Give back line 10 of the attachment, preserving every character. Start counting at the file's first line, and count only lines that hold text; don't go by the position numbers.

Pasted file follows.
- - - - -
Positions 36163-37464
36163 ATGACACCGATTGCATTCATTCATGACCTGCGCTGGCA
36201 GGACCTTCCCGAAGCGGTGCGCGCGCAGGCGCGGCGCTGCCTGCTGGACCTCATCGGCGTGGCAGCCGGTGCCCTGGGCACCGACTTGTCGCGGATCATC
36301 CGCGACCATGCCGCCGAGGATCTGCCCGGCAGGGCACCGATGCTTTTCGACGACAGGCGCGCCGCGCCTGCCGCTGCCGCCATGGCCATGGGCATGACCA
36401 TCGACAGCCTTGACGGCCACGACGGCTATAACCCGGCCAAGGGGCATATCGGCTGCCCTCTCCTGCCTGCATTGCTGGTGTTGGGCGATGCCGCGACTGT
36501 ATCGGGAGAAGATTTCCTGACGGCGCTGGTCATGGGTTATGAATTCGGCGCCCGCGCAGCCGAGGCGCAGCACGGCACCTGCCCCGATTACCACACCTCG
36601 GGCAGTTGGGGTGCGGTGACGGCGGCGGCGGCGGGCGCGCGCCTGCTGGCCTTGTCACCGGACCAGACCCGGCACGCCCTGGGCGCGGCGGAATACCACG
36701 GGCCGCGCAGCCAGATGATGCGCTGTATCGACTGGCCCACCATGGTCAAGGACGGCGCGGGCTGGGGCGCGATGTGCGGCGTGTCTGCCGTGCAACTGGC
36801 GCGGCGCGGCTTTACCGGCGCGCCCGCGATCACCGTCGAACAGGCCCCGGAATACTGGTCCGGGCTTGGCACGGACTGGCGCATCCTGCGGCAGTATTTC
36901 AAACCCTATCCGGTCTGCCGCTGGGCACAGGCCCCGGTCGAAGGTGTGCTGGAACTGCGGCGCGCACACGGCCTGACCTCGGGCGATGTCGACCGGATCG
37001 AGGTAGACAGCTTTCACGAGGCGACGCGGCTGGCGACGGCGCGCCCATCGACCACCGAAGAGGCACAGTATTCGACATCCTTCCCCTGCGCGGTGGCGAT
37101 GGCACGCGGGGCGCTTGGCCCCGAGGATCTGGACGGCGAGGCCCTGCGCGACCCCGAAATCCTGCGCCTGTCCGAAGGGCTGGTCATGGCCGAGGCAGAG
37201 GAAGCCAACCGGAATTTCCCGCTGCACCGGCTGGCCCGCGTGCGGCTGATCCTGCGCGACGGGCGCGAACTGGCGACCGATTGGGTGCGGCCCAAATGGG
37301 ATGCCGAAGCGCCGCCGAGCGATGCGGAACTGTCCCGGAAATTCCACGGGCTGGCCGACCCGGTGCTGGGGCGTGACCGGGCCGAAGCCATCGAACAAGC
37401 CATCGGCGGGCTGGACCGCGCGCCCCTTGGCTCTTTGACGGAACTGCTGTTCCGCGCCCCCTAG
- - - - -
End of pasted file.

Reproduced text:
36901 AAACCCTATCCGGTCTGCCGCTGGGCACAGGCCCCGGTCGAAGGTGTGCTGGAACTGCGGCGCGCACACGGCCTGACCTCGGGCGATGTCGACCGGATCG